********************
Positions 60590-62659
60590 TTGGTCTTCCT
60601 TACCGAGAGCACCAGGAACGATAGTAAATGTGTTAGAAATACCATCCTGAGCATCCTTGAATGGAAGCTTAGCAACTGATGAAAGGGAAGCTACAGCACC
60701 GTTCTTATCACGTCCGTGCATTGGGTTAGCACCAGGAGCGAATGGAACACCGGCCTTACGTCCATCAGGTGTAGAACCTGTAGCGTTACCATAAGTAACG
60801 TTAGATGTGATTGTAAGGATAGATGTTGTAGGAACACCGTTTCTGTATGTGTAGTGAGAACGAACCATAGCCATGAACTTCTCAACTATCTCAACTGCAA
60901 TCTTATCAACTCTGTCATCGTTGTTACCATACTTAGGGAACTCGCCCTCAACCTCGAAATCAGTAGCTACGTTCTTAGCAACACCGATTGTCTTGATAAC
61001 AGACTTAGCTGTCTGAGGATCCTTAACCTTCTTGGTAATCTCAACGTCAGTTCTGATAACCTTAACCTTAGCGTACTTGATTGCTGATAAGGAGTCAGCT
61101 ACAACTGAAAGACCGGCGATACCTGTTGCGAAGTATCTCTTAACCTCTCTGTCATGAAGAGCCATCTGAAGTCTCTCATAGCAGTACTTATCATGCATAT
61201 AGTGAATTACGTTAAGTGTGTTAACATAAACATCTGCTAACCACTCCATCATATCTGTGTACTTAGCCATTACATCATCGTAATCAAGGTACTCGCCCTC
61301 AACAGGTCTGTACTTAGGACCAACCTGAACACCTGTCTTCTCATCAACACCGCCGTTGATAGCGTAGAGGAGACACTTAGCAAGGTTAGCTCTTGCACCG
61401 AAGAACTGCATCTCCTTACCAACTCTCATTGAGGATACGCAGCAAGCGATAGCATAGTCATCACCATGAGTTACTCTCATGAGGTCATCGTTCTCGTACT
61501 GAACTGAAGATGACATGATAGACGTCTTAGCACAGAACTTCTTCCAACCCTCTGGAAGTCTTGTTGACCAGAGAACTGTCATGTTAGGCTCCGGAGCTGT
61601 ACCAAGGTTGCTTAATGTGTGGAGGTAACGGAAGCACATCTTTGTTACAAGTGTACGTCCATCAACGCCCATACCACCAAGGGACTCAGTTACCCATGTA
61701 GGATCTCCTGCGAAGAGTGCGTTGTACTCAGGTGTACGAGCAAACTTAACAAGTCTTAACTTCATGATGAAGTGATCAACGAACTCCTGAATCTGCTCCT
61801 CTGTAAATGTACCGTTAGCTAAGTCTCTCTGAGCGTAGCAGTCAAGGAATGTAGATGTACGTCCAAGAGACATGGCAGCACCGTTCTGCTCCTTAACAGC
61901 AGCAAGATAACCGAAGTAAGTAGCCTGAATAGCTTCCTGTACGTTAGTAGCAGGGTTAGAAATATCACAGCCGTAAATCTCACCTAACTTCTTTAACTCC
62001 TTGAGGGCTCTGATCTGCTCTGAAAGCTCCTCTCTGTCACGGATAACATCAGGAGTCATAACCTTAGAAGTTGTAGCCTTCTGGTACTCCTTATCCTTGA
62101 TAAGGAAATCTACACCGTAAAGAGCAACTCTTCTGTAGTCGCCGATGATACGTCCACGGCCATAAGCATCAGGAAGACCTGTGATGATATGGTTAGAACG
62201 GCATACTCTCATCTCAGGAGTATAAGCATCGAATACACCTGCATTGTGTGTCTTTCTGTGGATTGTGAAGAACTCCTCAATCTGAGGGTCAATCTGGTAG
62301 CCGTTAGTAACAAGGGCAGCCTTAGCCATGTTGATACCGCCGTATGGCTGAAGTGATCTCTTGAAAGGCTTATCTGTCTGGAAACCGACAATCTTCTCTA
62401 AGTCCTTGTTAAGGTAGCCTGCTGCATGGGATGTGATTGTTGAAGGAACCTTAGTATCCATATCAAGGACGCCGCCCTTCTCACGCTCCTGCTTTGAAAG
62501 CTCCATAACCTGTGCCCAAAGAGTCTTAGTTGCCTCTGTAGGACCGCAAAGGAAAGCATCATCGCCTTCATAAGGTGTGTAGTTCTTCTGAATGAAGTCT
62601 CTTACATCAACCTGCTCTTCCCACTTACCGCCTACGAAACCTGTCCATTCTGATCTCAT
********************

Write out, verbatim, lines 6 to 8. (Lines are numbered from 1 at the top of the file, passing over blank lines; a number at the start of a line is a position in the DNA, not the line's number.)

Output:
60901 TCTTATCAACTCTGTCATCGTTGTTACCATACTTAGGGAACTCGCCCTCAACCTCGAAATCAGTAGCTACGTTCTTAGCAACACCGATTGTCTTGATAAC
61001 AGACTTAGCTGTCTGAGGATCCTTAACCTTCTTGGTAATCTCAACGTCAGTTCTGATAACCTTAACCTTAGCGTACTTGATTGCTGATAAGGAGTCAGCT
61101 ACAACTGAAAGACCGGCGATACCTGTTGCGAAGTATCTCTTAACCTCTCTGTCATGAAGAGCCATCTGAAGTCTCTCATAGCAGTACTTATCATGCATAT